Nissan profits miss estimates
Nissan, Japan's second-biggest carmaker, reported third-quarter profit that fell short of analysts' estimates.
Nissan, Japan's second-biggest carmaker, reported third-quarter profit that fell short of analysts' estimates, after sales tumbled in China and new models trailed competitors in the US.
Net income dropped 35 per cent to 54.1 billion yen (€433 million) in the three months ended December 31, from 82.7 billion yen a year earlier, the Yokohama, Japan-based company said in a statement today.
Nissan kept its full-year earnings forecasts unchanged.
The results illustrate how the territorial dispute between China and Japan is overshadowing the benefits from a weaker yen for Nissan chief executive officer Carlos Ghosn, who has repeatedly called for further yen depreciation.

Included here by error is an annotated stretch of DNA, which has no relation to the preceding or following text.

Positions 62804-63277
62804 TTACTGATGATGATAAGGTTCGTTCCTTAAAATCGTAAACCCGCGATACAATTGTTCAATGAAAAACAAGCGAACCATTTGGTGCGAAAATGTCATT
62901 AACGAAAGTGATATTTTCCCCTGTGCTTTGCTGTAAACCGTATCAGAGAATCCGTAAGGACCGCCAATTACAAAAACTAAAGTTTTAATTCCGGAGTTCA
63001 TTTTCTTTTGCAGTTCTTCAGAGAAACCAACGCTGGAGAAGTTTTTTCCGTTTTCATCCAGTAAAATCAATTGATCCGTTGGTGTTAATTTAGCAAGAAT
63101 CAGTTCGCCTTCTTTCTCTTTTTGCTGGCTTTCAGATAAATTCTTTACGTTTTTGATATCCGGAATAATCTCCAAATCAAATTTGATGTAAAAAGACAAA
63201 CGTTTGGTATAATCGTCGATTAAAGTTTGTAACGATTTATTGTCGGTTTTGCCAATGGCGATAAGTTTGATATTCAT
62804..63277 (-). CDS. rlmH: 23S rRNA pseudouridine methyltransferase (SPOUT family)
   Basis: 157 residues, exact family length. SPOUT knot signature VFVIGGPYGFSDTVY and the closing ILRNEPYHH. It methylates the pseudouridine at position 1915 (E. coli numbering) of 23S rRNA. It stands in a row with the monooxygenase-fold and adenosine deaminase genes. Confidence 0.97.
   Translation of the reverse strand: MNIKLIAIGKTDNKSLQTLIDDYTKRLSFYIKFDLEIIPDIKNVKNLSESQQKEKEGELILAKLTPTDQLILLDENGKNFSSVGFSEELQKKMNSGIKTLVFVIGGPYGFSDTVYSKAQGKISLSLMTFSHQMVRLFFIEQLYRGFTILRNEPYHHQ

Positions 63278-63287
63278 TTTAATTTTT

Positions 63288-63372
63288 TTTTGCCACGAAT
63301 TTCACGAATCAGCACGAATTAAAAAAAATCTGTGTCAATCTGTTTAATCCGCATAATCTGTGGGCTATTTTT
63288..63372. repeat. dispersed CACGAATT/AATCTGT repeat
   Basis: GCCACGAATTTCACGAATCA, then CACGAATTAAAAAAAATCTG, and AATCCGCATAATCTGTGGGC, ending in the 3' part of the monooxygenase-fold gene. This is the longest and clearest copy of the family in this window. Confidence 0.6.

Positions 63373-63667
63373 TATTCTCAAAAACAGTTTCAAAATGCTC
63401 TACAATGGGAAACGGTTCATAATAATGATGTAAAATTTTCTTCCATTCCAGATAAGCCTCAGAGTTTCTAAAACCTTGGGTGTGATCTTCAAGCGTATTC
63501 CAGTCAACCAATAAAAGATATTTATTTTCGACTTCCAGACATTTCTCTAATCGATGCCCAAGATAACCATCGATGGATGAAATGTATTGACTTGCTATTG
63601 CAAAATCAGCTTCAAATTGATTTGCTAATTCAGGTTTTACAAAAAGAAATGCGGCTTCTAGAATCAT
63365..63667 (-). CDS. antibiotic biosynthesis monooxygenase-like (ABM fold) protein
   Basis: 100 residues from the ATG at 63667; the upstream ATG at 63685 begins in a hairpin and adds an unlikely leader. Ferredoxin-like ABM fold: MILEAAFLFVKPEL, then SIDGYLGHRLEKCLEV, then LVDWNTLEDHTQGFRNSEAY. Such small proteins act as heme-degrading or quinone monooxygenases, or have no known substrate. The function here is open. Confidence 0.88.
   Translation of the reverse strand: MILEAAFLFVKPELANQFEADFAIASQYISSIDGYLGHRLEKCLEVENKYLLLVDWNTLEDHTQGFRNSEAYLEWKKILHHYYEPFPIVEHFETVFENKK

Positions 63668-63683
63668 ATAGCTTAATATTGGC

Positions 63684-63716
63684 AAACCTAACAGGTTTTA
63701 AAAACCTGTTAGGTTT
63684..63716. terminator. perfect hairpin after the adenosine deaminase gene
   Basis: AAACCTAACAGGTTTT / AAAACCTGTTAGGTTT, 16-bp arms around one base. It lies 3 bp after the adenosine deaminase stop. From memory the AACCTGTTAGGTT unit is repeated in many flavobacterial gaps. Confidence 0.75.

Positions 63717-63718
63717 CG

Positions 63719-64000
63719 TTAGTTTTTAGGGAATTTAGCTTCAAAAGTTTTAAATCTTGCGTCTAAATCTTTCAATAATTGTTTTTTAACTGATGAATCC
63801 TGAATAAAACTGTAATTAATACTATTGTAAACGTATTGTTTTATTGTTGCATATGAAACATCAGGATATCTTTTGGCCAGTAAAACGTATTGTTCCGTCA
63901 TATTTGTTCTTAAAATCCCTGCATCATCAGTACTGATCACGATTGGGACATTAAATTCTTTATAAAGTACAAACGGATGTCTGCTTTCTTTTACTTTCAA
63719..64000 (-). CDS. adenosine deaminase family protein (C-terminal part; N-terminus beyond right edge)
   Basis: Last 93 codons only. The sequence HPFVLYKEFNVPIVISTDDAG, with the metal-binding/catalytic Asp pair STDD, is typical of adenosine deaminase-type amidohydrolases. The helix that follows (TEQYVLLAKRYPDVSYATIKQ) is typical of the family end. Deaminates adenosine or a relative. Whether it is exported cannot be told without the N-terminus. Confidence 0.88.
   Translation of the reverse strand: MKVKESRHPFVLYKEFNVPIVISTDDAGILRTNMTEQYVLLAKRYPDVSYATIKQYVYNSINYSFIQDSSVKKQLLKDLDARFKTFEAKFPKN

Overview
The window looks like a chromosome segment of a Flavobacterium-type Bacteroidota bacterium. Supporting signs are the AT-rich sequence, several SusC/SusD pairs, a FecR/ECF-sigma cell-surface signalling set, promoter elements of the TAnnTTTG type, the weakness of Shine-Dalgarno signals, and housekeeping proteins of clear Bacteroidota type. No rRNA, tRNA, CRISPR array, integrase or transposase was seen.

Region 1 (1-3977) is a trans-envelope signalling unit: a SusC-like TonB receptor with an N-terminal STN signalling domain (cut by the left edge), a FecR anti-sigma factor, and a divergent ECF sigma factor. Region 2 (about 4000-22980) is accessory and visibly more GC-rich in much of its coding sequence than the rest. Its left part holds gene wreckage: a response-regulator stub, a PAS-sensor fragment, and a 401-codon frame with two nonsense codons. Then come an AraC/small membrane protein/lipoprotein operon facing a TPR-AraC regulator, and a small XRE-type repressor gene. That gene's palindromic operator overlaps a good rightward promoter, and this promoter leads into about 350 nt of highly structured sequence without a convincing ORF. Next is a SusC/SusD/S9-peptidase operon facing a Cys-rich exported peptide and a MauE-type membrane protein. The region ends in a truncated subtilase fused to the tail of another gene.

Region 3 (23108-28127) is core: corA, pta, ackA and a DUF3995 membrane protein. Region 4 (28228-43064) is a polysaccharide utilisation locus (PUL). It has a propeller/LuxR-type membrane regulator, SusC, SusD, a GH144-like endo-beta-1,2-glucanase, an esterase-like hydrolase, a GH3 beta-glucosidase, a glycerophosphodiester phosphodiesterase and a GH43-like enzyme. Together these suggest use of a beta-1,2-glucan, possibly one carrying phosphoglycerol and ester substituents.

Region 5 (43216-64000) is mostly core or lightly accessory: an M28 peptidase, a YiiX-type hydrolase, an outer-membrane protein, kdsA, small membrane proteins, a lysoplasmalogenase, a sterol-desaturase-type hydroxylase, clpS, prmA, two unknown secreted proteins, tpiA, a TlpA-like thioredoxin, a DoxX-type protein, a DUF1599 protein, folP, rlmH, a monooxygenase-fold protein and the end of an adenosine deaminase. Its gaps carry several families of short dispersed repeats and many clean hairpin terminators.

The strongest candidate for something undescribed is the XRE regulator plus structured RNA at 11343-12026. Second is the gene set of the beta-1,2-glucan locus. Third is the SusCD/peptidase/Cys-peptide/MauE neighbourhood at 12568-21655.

The automaker was also hurt after sales of the new Altima, its bestseller in the US, trailed the Camry and Honda's Accord.
"Nissan has a big exposure in China and was hit hard by the protests," said Kota Yuzawa, analyst at Goldman Sachs.
"In the US, unfortunately because of the incentives war, the sales volume of new models is lower than the company's expectation and my expectation."
Nissan shares fell 0.6 per cent to close at 987 yen in Tokyo before the earnings announcement.
The stock has gained 22 per cent this year, compared with the 7.3 per cent rise in the Nikkei 225 Stock Average.
Nissan kept its average exchange-rate assumptions for the fiscal year at 79.7 yen to the dollar and 101.8 yen to the euro.
Nissan gains about 20 billion yen in operating profit with every one-yen drop against the dollar, according to the company.